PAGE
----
And I think the reason for that is, there's gonna be some opportunities. And I think, really across the entire spectrum of our customers, people are slightly more inclined to be opportunistic and saying, you know what, cash doesn't sound so bad right now.
I'm gonna sit on it, see what happens to the equities market, see what happens to the real estate market. you know, and try to deploy capital either when I've got more certainty around the risk that I'm signing up for, or where there may be some opportunities, because of some disruptions or dislocation in the market.
So, then again, there's other people that like, have to generate passive income. And they need it to support the lifestyle they've lived or just their horizon from an investment time perspective. And, to David's point, they don't wanna be in equity markets, but they gotta generate some type of real return.
So, um, This asset class looks super attractive to them. So a lot of it depends, but I would say that I think more so than in the last couple years, cash looks a little bit better than maybe it has, just as a function of, either, not sure really what risk I'm signing up for because of just all the fluidity in the market, or, I want to have a war chest, right? For when things settle in.
Brendan: Yeah, makes sense. And I think we've seen that from some of our borrowers too, right? So the borrowers in the really hot areas that still have really low supply, private money's still there. It's still really, really plentiful. Some of the areas that maybe over appreciated during the last 12, 18 months that are now kind of facing some of that correction a little bit more steeply.
Private money's a little bit harder to come by. Some private are just deal junkies, right? They just wanna continue to invest and see new deal flow. So, yeah, definitely depends. It's interesting to kind of watch how that class moves, in addition to our competion.
Matt: Yeah, it'll be an interesting, I think, you know, next, certainly a couple quarters, but maybe a year or more, and in a lot of ways reminds me of the times when I started the company circa 2014, 2015, where we had interest rates that looked more like this and a little bit less liquidity and more uncertainty around housing.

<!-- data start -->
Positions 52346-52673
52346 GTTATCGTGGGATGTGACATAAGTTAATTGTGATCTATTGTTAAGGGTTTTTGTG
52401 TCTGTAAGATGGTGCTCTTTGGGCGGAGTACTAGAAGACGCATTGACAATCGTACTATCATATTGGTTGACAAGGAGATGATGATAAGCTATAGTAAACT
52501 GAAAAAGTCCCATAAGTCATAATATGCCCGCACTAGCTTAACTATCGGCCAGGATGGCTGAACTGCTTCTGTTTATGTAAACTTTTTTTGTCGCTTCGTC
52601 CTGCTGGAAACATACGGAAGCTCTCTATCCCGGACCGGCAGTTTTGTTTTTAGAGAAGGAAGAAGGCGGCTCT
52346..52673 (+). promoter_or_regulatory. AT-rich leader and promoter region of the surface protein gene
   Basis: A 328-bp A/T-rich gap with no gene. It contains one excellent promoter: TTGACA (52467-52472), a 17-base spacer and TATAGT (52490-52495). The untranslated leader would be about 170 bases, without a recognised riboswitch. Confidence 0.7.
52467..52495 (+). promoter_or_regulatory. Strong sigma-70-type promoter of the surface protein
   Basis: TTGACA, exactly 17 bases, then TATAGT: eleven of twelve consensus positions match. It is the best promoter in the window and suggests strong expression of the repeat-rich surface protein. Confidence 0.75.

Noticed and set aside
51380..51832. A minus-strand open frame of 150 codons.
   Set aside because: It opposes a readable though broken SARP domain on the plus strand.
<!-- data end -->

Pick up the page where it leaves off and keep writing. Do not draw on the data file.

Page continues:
So, arguably one of the best times to start investing 2014, 2015. So, I'm excited. I think we've got some really great partners that we lend money to. We've got some great partners on the capital market side and I think we're all trying to keep our head screwed on straight and be smart and strategic and work together and share information.
And that's what this podcast is all about. So, look, in the interest of time, I'm sure we could jam out here for another couple of hours just talking about all things real estate. to bring us to a close, first of all, I'm super excited that we're back at it and, look forward to having you two kind of carry the torch forward on, keeping this going.
And before we wrap up, you know, I'd love to just hear from you guys on, you know, what you're excited about. What y'all have plans, you know, for future episodes here, on real estate investing unscripted so that those that are listening in have something to to look forward to next.
Brendan: We've started assembling the roster of who we're bringing on and pretty excited about how that's shaping up. So, in the next couple of episodes we're looking to bring on an economist to be able to speak to some of the things that we've touched on here, someone that's, an expert in the field to really kind of dig deep and teach us a couple things would be awesome.
We're also looking to bring on one of our Fund That Flip borrowers that is, very productive in the North Carolina market. He's a younger gentleman who's really gotten a hot start in real estate, primarily off of wholesaling and now developing the business. And then, we're also looking to bring an investor on the podcast as well, just to kind of hear that side of the business.
Then David, one of the more exciting ones, I think, is product manager of Flipper Force and kind of they bring to the table from a deal analyzer and also construction management side of things. So he's gonna come on and speak about the product and, and different ways that investors, whether you're doing one deal a year or a hundred, how they're leveraging that software, to be able to run their business.
Matt: Yeah. FlipperForce, That'd be a good one. Particularly as we're transitioning out of the days of like doing your ARV calculations and profitability on the back of a napkin, cuz like Yeah. To maybe having to sharpen the pencil and having some of those tools available to, make good decisions.
What was it guys? Thanks. Thanks again. This was, a lot of fun. I'm looking forward to tuning in to the, the next episode and, and joining y'all when, when you'll have me back. for those, listening, thank you all for tuning in and look forward to, to having you back for the next one as well.
be sure to check out more great content on Fund That flip.com. Follow us on Instagram, Facebook, and LinkedIn. also if you have any ideas for the show or any topics that you'd love for us to, to get into and cover. Feel free to send those on over to info Fund That Flip.com and we'll get 'em picked up and see if we can get 'em worked into the agenda.
Otherwise, for Brendan and David, this is Matt signing off. Talk again soon.